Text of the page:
Trolls World Tour finds itself in a rather unique position thanks in part to the COVID-19 pandemic. Originally slated to be released in theatres, the film marks the first major Hollywood title to premiere via a on demand release. While an unconventional release in unconventional times, the decision benefits both the film and how audiences receive it.
Since No Time to Die, the latest installment in the Bond franchise, has been postponed, Trolls World Tour has no real competition and a larger than usual pool of potential eyeballs eager for entertainment. Parents looking for ways to keep the kids occupied will find the $20 for a 48-hour rental price point, which is far cheaper than a night at the theatre for a family of four, particularly appealing.
Picking up shortly after peace has been restored to their land, Poppy (Anna Kendrick) is adjusting to life as queen and Branch (Justin Timberlake) is struggling to express his true feelings for Poppy. Little do they know that Queen Barb (Rachel Bloom), the leader of the Hard Rock Trolls, is conducting a game changing world tour. Determined to claim the “strings” that provide the essence for each tribe’s brand of music, Queen Barb wants to unify all the trolls around the world under the house of hard rock.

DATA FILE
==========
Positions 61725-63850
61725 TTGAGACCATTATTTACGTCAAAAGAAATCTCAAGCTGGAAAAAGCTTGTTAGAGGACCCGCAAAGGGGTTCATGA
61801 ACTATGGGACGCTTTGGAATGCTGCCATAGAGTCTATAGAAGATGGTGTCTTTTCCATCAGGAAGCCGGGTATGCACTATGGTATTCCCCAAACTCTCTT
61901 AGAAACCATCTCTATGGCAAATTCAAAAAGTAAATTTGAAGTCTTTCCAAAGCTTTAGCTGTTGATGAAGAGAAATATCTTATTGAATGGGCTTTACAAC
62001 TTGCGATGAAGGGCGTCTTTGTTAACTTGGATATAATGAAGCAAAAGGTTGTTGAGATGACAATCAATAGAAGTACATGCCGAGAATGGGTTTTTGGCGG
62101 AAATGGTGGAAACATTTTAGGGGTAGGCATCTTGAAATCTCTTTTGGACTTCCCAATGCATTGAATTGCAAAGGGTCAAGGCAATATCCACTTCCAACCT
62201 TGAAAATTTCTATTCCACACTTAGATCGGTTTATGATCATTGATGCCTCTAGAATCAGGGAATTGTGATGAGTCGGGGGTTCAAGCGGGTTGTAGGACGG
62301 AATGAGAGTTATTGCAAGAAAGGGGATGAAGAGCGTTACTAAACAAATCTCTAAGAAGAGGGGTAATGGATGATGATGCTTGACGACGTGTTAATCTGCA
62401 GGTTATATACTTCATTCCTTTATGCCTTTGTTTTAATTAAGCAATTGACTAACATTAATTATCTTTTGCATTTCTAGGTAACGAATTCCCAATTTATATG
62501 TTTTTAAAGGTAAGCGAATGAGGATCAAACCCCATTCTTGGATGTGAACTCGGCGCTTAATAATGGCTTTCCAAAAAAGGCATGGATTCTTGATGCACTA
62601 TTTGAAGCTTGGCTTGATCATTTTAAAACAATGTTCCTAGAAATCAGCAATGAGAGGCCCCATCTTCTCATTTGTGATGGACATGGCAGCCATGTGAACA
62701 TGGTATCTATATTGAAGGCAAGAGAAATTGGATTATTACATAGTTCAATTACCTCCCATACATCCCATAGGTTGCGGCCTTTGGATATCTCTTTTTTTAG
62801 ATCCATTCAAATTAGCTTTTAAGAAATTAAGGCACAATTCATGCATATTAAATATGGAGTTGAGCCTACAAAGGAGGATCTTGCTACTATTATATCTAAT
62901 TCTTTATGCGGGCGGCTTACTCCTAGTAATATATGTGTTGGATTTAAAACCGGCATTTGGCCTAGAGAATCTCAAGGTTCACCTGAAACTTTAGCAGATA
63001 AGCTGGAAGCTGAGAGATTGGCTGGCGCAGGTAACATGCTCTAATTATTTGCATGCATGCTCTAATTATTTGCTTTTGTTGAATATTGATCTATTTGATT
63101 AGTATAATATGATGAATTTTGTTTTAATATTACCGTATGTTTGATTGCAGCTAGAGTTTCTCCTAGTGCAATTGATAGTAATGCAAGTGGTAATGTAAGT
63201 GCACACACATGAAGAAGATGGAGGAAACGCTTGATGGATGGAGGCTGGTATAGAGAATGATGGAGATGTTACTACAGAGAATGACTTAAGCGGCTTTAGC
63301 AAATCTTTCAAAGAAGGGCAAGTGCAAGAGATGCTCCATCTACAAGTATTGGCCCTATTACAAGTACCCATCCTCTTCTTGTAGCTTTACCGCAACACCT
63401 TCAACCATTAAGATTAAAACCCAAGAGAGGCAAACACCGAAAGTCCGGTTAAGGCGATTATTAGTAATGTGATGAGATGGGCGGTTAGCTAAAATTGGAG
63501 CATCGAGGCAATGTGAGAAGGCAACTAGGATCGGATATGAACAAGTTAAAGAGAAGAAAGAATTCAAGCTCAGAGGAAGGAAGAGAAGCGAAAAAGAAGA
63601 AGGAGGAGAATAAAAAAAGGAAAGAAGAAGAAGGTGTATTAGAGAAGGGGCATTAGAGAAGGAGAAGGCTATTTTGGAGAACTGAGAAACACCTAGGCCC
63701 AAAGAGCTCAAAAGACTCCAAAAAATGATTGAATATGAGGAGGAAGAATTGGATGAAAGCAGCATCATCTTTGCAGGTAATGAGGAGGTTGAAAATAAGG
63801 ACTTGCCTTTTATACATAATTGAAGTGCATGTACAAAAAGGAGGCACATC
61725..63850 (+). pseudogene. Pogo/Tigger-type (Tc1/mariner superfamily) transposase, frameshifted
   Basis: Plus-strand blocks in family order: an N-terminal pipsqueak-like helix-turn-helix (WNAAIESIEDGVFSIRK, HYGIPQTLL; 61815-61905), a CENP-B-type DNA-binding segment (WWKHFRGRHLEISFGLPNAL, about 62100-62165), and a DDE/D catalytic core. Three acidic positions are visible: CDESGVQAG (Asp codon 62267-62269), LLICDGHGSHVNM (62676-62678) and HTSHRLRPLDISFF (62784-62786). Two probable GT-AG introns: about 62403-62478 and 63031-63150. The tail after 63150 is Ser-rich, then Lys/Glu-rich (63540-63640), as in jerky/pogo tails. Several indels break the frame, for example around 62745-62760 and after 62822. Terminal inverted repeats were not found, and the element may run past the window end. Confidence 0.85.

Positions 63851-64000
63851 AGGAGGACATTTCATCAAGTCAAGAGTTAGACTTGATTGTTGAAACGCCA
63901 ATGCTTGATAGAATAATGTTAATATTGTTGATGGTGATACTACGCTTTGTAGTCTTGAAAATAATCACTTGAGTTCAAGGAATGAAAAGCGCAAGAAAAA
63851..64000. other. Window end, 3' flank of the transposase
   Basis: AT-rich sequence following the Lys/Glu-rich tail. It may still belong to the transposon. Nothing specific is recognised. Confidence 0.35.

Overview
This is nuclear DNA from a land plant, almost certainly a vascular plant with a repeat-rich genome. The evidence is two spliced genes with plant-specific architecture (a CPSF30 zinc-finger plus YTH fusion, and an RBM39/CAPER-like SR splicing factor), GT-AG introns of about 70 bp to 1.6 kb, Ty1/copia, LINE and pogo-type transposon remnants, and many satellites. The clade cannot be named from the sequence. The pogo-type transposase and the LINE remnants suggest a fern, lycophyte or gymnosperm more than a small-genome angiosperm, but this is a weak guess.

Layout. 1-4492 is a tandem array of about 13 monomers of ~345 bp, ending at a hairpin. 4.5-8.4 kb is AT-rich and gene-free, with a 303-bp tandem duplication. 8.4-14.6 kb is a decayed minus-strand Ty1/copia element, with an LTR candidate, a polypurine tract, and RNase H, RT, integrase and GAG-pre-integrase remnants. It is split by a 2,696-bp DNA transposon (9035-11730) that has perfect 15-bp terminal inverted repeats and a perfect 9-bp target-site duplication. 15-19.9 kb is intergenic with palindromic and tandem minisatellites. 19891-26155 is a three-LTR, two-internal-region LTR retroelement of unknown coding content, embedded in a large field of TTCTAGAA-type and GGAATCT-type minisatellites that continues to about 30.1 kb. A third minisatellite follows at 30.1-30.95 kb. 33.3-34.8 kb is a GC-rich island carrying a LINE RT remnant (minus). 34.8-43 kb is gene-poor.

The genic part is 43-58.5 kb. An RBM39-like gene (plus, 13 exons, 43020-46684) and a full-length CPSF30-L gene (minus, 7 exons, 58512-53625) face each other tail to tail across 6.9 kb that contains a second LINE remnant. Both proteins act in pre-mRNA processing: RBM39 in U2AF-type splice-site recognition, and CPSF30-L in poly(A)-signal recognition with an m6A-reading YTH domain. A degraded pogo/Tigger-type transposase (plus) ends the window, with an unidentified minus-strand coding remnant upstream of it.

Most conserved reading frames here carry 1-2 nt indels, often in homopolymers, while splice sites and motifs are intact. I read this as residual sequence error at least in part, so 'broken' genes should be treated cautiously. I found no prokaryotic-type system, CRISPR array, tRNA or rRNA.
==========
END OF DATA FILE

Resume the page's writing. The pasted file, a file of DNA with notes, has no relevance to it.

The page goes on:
Shocked to discover that her pop music loving clan are not the only trolls in the world, Poppy initially sets out to make friends with Barb. A plan that does not sit well with the sceptical Branch. However, when the pair see the destructive power of Barb’s tribe, they race to warn the other groups (e.g. Country Trolls, Funk Trolls, etc.) of the danger headed their way.
In normal times, Trolls World Tour would probably be viewed as a thinly conceived sequel that is designed to expand the longevity of the franchise. However, in a time when society longs for connection and any semblance of pre-pandemic life, Trolls World Tour offers a fitting blend of music, nostalgia and hope. It is a film that plays like the Guitar Hero version of animated films, a musical genre-spanning work that will have audiences bopping their heads every step of the way.
Featuring songs that will appeal to almost every musical taste, Trolls World Tour is a film that is all about the importance of diversity and inclusion. It aims to teach kids that we are stronger together than apart; but also demonstrates that being together means accepting each other’s differences. Unfortunately, the lesson of acceptance does not really resonate in this film like it does in Zootopia.
While Zootopia wrapped its themes around a richly constructed narrative, the plot feels more like an afterthought here. Director Walt Dohrn seems more concerned with using the film’s message as an excuse to incorporate as much music as possible. Furthermore, instead of truly fleshing out its plot and numerous characters, the film opts for several trippy sequences that never fit with the film’s overall tone. All of this makes for an uneven film. Not that it will matter though, children will eat up this colourful music infused adventure and parents will be thankful for the temporary distraction.